Documents récents


  • 23-May-2013

    English

    Green Growth in Cities

    This report synthesises the findings from six case studies of urban green growth policies, four at city level (Paris, Chicago, Stockholm, Kitakyushu) and two at the national level (China, Korea). It offers a definition of urban green growth and a framework for analysing how it might play out in different types of cities. It demonstrates the importance of urban policies for achieving national environmental policy goals and discusses the increased efficiency of policy intervention at the urban level. It identifies urban activities to reduce environmental impact that are most likely to contribute to the policy priorities of job creation, urban attractiveness, metro-regional supply of green products and services, and increased urban land values. It also provides guidance on addressing potential financing and governance challenges that may arise in pursuing urban green growth. Finally, the report offers a preliminary proposal for how green growth in cities could be measured.
  • 22-May-2013

    English

    Ports: How to Get More Value for Money?

    Ports are the nervous system of global trade. Over 80% of world cargo (by volume) is transported by sea. Our efforts to raise the efficiency, competitiveness and sustainability of ports can help boost trade, growth and jobs. It can also help us to promote green growth and development in the poorest regions, said OECD Secretary-General.

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  • 29-April-2013

    English

    OECD Urban Policy Reviews: Chile

    The OECD Urban Policy Review of Chile explores the structure and challenges of urban policy in Chile. It examines urban development frameworks and sector policies, and makes recommendations for revitalising Chile's urban governance architecture.

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  • 19-mars-2013

    Français

    Brésil : une croissance soutenue et équitable passe par une meilleure coordination

    Depuis quelques années, la croissance de l’économie brésilienne profite d’importants programmes publics d’investissement et à vocation sociale qui mobilisent des ressources à l’échelle du pays. Ces programmes pourraient aider le Brésil à atteindre ses objectifs de pérennisation de la croissance économique et de promotion du développement social, en même temps que son objectif de réduction des disparités régionales.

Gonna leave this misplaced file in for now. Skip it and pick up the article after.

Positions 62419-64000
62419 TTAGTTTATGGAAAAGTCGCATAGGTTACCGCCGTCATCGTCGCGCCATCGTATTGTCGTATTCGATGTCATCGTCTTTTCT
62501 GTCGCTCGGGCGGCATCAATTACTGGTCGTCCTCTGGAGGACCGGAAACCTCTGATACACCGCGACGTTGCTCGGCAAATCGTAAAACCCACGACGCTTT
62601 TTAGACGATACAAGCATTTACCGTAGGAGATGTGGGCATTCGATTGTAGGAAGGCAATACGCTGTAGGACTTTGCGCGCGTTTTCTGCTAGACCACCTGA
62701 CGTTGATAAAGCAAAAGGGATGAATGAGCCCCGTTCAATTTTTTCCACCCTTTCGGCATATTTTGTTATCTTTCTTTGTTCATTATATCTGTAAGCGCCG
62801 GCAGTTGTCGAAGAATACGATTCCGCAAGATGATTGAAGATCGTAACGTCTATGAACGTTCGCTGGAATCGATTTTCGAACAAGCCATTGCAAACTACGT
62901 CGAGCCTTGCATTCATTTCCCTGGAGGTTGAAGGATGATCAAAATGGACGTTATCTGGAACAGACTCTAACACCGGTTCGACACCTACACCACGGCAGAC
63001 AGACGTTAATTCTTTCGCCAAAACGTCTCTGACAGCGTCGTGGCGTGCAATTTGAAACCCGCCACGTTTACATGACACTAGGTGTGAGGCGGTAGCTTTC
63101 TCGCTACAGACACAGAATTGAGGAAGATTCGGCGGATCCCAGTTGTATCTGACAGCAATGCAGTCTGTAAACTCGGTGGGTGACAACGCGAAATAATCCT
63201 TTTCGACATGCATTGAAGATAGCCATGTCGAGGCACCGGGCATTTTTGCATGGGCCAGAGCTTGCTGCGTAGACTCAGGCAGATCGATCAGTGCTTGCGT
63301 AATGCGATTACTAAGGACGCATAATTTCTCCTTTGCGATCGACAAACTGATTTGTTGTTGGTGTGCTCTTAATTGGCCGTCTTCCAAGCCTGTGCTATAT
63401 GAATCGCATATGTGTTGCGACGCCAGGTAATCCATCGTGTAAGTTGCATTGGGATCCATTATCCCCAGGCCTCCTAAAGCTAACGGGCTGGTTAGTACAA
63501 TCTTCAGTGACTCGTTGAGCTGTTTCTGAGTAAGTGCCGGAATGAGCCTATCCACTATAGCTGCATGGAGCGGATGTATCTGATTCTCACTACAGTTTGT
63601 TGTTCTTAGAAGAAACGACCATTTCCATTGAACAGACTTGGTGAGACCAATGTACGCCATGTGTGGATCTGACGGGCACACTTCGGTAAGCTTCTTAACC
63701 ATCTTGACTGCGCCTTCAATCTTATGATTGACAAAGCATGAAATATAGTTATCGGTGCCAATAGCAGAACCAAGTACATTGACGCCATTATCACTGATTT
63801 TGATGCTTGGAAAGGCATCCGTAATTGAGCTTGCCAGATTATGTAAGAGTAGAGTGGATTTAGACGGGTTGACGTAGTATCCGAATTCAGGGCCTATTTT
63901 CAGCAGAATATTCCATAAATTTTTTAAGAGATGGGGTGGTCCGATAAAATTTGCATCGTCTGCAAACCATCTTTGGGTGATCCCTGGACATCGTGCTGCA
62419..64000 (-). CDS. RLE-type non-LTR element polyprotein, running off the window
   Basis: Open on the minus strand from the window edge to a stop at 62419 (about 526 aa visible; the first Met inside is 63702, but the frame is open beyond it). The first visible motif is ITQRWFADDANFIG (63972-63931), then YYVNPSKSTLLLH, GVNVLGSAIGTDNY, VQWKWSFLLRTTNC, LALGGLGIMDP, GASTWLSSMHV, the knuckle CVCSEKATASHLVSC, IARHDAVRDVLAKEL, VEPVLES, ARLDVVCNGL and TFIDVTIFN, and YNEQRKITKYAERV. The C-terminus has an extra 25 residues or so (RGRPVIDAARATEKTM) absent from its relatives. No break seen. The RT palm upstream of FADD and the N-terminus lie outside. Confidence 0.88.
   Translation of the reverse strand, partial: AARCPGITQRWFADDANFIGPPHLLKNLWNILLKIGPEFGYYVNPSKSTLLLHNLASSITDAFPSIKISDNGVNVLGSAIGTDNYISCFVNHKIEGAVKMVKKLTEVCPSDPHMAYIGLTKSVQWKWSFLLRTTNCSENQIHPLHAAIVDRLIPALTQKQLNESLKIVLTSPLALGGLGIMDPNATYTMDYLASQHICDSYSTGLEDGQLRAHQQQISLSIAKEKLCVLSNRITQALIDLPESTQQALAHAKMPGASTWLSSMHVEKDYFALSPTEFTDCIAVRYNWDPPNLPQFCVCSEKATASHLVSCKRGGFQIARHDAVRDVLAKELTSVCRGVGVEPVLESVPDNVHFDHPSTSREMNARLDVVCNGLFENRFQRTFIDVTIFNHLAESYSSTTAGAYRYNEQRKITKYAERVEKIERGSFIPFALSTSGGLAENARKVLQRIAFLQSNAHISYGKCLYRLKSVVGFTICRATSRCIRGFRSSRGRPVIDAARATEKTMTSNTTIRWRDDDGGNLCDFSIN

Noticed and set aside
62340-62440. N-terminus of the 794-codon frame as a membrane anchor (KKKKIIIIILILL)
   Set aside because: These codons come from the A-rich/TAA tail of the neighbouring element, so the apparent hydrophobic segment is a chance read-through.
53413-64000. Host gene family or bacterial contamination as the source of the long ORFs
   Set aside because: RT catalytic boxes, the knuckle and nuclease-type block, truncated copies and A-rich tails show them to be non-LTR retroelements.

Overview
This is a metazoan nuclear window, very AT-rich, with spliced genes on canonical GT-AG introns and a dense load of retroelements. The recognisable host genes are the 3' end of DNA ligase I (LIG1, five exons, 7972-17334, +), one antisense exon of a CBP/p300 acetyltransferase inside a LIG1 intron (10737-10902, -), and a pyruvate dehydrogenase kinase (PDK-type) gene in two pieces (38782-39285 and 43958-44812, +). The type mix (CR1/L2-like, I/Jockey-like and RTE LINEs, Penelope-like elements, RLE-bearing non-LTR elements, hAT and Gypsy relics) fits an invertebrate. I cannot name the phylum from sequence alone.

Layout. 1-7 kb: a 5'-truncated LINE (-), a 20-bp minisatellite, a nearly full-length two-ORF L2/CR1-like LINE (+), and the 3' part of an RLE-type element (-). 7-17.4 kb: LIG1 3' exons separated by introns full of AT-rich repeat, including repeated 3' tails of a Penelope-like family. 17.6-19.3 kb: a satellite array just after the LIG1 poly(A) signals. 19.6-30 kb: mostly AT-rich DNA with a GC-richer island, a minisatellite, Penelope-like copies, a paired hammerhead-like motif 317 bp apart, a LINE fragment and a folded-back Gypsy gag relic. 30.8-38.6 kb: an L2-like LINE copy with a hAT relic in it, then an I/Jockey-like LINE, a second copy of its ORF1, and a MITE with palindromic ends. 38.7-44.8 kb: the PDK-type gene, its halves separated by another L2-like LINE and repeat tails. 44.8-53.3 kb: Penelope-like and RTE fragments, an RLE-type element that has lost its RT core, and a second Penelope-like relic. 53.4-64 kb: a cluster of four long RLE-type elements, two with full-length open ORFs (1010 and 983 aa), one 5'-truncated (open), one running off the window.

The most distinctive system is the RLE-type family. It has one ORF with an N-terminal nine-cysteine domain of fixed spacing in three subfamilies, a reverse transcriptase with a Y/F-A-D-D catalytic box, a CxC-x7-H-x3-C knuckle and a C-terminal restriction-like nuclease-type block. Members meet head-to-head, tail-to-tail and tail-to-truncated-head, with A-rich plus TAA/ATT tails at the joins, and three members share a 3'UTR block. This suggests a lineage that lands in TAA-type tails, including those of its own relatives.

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  • 19-March-2013

    English

    OECD Territorial Reviews: Brazil

    The OECD review of Brazil explores regional trends and development in Brazil. It looks at how regional policies can promote growth and foster social inclusion, and the role of multi-level governance in implementing effective regional development policies.

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  • 8-février-2013

    Français

    Examens de l'OCDE sur l'innovation régionale : Wallonie, Belgique 2012

    Cet ouvrage examine l'innovation régionale en Wallonie, Belgique, en regardant son rôle dans l'économie, sa gouvernance et le contexte politique et des stratégies régionales de croissance axée sur l'innovation.

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  • 8-January-2013

    English

    Making Water Reform Happen in Mexico

    The report provides evidence-based assessment and policy recommendations in support of Mexico’s water reform. It analyses implementation bottlenecks and identifies good practices in four key areas considered as essential drivers for change in the water sector of Mexico: multi-level and river basin governance; economic efficiency and financial sustainability; and regulatory functions for water supply and sanitation.

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  • 18-December-2012

    English, PDF, 19kb

    Metropolitan Areas database speadsheet

    Metropolitan Areas database speadsheet

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  • 6-December-2012

    English

    Promoting Growth in All Regions

    This publication highlights the importance of promoting growth in all types of OECD regions, particularly in underdeveloped ones. Helping underdeveloped regions to catch up will have a positive impact on a country’s national growth; in some cases more so than in already well-developed regions. Furthermore such growth helps to build  a fairer society, in which no territories and their people are left behind. An important question is whether this potential to catch up is possible?  The evidence suggests that this IS the case.  Examinations of patterns of growth reveal that underdeveloped rural and intermediate regions tend to grow faster. Their catching-up potentially largely depends on human capital development, infrastructure and innovation-related activities but also on institutional factors and policies. This publication is based on anlaysis among all OECD regions and 23 case study regions from ten OECD countries over the period 1995-2007.

  • 6-December-2012

    English

    Promoting Growth in All Regions

    Is growth possible in all OECD regions? Evidence suggests that it is. This report argues that helping underdeveloped regions to catch up with more developed ones will have a positive impact on a country’s national growth overall, and that such growth helps to build a fairer society, in which no region’s citizens are left behind.

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